We also tested the extent to which RAD51 is associated with other proteins known to be of relevance for the prognosis of CRC. No association was found for p53, c-myc, BCL2 or HER2 expression (Supporting Information Table 1). These proteins were also found not to be associated with prognosis (Supporting Information Fig. 1), findings that are in line with most of the other data obtained thus far.1, 35 For RAD51, significant associations were found with p21, the two DNA MMR proteins MSH, MLH, and β-catenin. However, none of these proteins was found to be associated with prognosis (Supporting Information Fig. 2), as seen in other reports for p21 and β-catenin.1, 35 In contrast, there are data for MSH and MLH1, 36 indicated that CRCs deficient in MMR, i.e., lacking MSH or MLH, have a better prognosis when treated by chemotherapy. As RAD51 expression correlates inversely with MSH and MLH expression (Fig. 3), it might be speculated that the lack of association seen here for MSH and MLH is because of compensation the better prognosis by the negative prognosis due to RAD51 overexpression. The compensatory upregulation of RAD51 expression in cells deficient in the DNA MMR pathway proteins MSH and MLH has also been observed in vitro.37–39

The strongest correlation with RAD51 expression was seen for EGFR (Supporting Information Table 2 and Fig. 3). EGFR was also the only other protein that showed a significant association with prognosis (Fig. 4a). There was, however, no further improvement in prognosis when the expression of RAD51 and EGFR was combined into a single score (Fig. 4 and Supporting Information Table 2), a finding compatible with the strong correlation seen for the two individual proteins.

A strong correlation of both RAD51 and EGFR overexpression was also observed for the subgroup of ReCa, which are predominantly treated by radiotherapy (Figs. 5a and 5b). For ReCa, high RAD51 expression was found to be of similar relevance as for all CRCs (p = 0.0022 vs. Fig. 2, p = 0.0013), whereas a slightly greater significance was detected for EGFR expression (p = 0.0022 vs. Fig. 4a, p = 0.0078). A significant association was also found by others when analyzing ReCa for EGFR expression.20, 40 These results indicate that RAD51 expression is of importance not only when tumors are treated by chemotherapy but also in terms of response to radiotherapy. In addition, the greater relevance of EGFR in the context of radiotherapy is in line with our recent data showing a strong increase in cellular radioresistance with increasing EGFR expression.41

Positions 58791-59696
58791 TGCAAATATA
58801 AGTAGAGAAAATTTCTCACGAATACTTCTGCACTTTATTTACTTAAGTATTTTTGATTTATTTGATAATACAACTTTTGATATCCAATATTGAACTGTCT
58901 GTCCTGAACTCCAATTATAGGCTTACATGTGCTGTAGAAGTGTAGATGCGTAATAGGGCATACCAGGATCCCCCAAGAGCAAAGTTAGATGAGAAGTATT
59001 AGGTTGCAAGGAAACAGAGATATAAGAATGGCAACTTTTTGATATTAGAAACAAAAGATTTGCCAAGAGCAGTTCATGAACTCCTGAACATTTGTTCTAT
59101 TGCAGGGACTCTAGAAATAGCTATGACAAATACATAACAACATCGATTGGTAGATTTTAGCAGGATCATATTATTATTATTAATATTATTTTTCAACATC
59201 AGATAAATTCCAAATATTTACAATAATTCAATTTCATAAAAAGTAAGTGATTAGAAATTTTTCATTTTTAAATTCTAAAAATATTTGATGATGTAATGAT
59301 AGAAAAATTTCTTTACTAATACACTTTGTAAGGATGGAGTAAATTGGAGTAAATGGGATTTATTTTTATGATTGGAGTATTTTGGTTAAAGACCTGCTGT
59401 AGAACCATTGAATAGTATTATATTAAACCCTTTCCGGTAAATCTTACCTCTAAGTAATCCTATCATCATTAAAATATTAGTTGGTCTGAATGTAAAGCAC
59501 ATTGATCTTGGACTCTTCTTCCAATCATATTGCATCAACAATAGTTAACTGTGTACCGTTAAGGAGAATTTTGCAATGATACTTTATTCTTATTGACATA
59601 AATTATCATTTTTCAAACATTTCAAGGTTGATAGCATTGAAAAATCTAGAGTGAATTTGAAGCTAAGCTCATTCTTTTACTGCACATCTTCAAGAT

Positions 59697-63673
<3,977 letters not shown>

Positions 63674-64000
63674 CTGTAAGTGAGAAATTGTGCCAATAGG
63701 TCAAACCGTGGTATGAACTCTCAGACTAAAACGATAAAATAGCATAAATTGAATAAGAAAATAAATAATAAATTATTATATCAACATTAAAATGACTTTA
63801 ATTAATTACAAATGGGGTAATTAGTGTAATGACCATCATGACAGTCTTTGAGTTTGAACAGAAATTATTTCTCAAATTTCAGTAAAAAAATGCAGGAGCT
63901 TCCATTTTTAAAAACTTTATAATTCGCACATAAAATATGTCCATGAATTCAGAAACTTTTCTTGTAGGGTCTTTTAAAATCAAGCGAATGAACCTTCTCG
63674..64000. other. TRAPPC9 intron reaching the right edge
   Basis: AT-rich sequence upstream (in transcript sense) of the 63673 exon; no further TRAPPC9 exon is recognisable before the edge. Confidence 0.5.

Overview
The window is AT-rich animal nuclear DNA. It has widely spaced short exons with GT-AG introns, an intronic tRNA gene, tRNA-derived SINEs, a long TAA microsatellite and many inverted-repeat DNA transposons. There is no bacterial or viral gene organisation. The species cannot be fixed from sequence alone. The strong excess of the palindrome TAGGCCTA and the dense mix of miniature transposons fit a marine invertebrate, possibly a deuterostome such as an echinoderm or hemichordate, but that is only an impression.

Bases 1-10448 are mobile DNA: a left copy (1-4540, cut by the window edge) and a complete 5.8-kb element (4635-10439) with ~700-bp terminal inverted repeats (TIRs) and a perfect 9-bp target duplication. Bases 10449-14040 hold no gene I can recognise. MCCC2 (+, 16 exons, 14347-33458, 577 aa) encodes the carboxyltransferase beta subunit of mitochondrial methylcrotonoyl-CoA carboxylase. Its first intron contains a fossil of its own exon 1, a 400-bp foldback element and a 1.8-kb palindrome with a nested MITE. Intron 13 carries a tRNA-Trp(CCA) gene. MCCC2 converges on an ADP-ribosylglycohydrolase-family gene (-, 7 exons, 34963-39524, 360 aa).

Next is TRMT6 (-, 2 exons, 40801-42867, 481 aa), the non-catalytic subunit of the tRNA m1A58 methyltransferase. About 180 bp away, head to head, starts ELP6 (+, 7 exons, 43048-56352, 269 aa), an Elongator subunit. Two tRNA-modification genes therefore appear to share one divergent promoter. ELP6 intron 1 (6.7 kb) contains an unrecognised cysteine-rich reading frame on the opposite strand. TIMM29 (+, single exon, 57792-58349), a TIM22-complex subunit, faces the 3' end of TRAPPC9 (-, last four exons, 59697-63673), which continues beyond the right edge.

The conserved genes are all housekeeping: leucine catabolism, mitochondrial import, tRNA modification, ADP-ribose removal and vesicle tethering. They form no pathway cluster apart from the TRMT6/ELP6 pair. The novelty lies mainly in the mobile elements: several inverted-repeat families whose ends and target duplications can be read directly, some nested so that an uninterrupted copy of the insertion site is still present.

The association seen here for RAD51 and EGFR has also been observed in other studies. When EGFR signaling is blocked, a clear reduction in both RAD51 protein expression as well as in RAD51-dependent HR can be noted.42–44 In addition, the persistent upregulation of EGFR signaling was also found to result in elevated HR activity in cells harboring EGFRvIII variants.45 The protein linking EGFR and RAD51 is likely PTEN, which is part of the intracellular signal cascade driven by receptor tyrosine kinases and is also active as a transcriptional regulator of the Rad51 gene.46

The observation made here that RAD51 expression appears to be a prognostic marker also suggests the possibility of new therapeutic concepts. The downregulation of RAD51 by RNAi or specific inhibitors may be used to sensitize tumors to radiation or chemotherapy as has already been demonstrated in cell culture.47 In addition, RAD51 expression may also be used to identify patients susceptible for new targeted therapies, particularly those through which secondary DSBs are induced or checkpoint signaling is inhibited as may be achieved by PARP1 or Chk1 inhibition.48, 49

In summary, our study introduces RAD51 expression as an independent prognostic factor in CRC, with elevated levels of RAD51 expression predicting poor outcome. Future studies are necessary to clarify whether this effect is due to enhanced therapy resistance or rather an elevated risk of metastasis.

Acknowledgements

  1. Top of page
  2. Abstract
  3. Patients and Methods
  4. Results
  5. Discussion
  6. Acknowledgements
  7. References
  8. Supporting Information

The authors thank all patients for their contribution to this project as well as Alexandra Zielinski for the excellent technical assistance.

References

  1. Top of page
  2. Abstract
  3. Patients and Methods
  4. Results
  5. Discussion
  6. Acknowledgements
  7. References
  8. Supporting Information

Supporting Information

  1. Top of page
  2. Abstract
  3. Patients and Methods
  4. Results
  5. Discussion
  6. Acknowledgements
  7. References
  8. Supporting Information

Additional Supporting Information may be found in the online version of this article.

FilenameFormatSizeDescription
IJC_27907_sm_SuppFigs.ppt1320KSupporting Information Figures
IJC_27907_sm_SuppTabs.ppt339KSupporting Information Tables